Microbial remedies target chemical threats in the environment

ASU researchers describe how microbial life can clean up locations contaminated with two chlorinated chemicals, TCE and perchlorate

November 17, 2020

Across America, hazardous waste sites pose an ongoing threat to human and environmental health. The most severe cases are known as Superfund sites, of which over 1,000 currently exist. Some 50 million Americans live within 3 miles of one of these zones, potentially placing them at increased risk for cancer and other serious diseases.

While decontamination of such sites is a public health priority, the technical challenges are daunting. Of particular concern are a pair of chlorinated chemicals: trichloroethylene, known as TCE, and perchlorate. TCE was widely used as a degreasing agent and perchlorate is used in the manufacture of propellants. Due to the widespread reliance on these chemicals in the past and their improper disposal, they have often found their way into the environment, posing significant risks to human health and surrounding ecosystems. Severely contaminated areas — known as Superfund sites — number over 1,000 in the U.S. alone. A powerful technique using microbial life to clean up locations contaminated with two chlorinated chemicals, TCE and perchlorate, is described in new research. Download Full Image

Bioremediation for the removal of these highly toxic chemicals, especially when they are present in mixtures, has long been a challenge for scientists. Chlorinated chemicals stubbornly persist in the environment, sometimes contaminating drinking water systems.

In a new study, researchers at Arizona State University's Biodesign Swette Center for Environmental Biotechnology explored new ways to rid the environment of these co-occurring toxic chemicals. To accomplish this, Fe0 (known as zero valent iron) in combination with microbial cultures containing an unusual microbe known as Dehalococcoides mccartyi were added to soil and groundwater samples from a contaminated Superfund site in Goodyear, Arizona. The contaminated site had formerly been involved in defense and aerospace manufacturing.

The researchers describe how Dehalococcoides bacteria can act in synergy with Fe0. The new study describes the conditions under which Fe0, Dehalococcoides and other bacteria can effectively convert TCE and perchlorate to benign or less-toxic end products of microbial biodegradation, (e.g., ethene).

The study appears in the current issue of the journal Environmental Science & Technology.

Critically, the technique prevents the TCE degradation reaction from stalling midway through the process. When this happens, a pair of chemicals, cis-DCE and vinyl chloride are produced, instead of ethene. This would be bad news for the environment, as vinyl chloride is recognized as a highly potent carcinogen.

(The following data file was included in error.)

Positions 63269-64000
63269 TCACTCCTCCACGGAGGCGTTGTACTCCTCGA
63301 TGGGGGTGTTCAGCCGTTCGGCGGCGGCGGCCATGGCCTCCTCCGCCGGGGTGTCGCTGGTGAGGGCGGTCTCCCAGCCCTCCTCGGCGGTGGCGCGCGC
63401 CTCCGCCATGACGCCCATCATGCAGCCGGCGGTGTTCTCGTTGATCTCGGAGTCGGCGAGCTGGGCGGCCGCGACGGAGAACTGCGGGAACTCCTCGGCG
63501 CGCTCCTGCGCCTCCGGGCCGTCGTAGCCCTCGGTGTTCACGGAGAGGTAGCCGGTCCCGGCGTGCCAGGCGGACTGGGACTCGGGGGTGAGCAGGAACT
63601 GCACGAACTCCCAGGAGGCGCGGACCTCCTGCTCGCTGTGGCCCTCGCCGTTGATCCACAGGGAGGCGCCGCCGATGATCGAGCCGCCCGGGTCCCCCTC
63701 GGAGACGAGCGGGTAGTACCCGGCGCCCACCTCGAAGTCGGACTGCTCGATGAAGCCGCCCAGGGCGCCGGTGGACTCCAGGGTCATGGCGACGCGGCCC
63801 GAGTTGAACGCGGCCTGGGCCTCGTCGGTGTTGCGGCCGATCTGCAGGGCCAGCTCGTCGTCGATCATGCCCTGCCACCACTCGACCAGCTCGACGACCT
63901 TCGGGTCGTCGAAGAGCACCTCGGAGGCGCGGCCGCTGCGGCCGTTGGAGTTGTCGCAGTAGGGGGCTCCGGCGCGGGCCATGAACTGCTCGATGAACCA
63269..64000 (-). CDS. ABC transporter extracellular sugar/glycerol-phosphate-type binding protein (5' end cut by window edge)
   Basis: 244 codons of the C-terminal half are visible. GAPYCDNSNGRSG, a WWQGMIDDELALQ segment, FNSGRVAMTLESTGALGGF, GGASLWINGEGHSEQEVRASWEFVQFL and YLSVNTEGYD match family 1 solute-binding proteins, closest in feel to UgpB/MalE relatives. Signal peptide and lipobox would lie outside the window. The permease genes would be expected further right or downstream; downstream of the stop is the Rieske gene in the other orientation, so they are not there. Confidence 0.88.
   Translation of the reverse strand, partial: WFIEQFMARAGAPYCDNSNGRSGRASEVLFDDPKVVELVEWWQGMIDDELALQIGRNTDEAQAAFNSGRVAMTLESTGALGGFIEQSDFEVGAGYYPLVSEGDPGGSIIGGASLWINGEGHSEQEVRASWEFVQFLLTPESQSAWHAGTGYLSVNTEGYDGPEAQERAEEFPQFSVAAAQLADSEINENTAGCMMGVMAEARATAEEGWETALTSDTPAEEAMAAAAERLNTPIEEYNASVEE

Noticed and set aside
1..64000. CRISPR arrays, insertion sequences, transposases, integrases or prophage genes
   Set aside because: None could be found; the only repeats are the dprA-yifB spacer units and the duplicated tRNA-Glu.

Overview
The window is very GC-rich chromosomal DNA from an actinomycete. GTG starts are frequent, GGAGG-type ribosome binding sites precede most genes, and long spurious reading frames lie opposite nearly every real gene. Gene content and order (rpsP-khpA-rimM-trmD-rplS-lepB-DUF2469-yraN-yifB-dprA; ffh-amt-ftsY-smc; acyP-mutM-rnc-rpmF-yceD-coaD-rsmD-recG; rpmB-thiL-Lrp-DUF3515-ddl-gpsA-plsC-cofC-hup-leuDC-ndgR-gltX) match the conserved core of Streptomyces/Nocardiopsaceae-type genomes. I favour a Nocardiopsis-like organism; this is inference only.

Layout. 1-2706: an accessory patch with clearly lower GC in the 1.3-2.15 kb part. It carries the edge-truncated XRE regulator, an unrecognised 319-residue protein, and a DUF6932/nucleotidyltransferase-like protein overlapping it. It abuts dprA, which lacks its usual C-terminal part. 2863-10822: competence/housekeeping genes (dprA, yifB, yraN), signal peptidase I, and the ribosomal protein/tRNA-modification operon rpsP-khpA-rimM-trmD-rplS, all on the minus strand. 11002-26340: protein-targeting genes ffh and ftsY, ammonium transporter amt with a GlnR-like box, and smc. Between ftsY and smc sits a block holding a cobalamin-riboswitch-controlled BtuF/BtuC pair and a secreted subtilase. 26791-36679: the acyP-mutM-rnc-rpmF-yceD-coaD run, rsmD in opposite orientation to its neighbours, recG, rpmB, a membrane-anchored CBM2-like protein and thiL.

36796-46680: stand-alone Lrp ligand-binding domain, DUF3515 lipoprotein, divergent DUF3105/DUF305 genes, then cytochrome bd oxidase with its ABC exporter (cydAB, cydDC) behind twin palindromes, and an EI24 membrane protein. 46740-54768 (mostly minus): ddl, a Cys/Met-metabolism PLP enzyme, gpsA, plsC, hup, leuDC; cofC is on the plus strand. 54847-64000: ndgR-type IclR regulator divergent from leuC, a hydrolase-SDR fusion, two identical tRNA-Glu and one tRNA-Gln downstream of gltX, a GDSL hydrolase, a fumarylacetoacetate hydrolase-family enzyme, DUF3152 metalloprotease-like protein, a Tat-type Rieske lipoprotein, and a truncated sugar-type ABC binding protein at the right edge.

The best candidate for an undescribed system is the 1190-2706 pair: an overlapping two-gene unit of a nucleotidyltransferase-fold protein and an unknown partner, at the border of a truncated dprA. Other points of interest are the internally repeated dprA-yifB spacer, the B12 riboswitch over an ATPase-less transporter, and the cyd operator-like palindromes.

man's portrait

Srivatsan Mohana Rangan

Instead, by using low concentrations of aged Fe0 along with Dehalococcoides, a complete reduction of TCE and perchlorate to harmless ethene and chloride ions was achieved. The study also demonstrated that high concentrations of Fe0 inhibited TCE and perchlorate reduction while ferrous iron (Fe2+), an oxidation product of Fe0, significantly slowed down TCE reduction reaction to ethene.

“Usually, polluted environments contain more than one toxic contaminant, yet, we have limited information for managing environments with multiple contaminants,” said Srivatsan Mohana Rangan, lead author of the new study.

“The synergies between microbiological and abiotic reactions can help achieve successful remediation of multiple contaminants simultaneously in a shorter time frame. Our study using microbial cultures with a chemical reductant, zero valent iron, demonstrates scenarios for successful remediation of TCE and perchlorate, but also underscores scenarios which can exacerbate environmental contamination, by generating carcinogenic chemicals.”

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Anca Delgado

“We hope this study will help inform remedial design at Phoenix Goodyear Airport North Superfund Site and other contaminated environments where chemical reductants such as Fe0 are used to promote long-term and sustained microbial activities in the soil and groundwater,” said Anca Delgado, co-author of the new study.

In addition to her Biodesign appointment, Delgado is an assistant professor at ASU’s School of Sustainable Engineering and the Built Environment.

The research findings pave the way for advanced microbial solutions to address contamination by chlorinated chemicals at Superfund sites across the country.

Richard Harth

Science writer, Biodesign Institute at ASU


Technology enables historic international connection for ASU students in 'remote' piano master class

November 17, 2020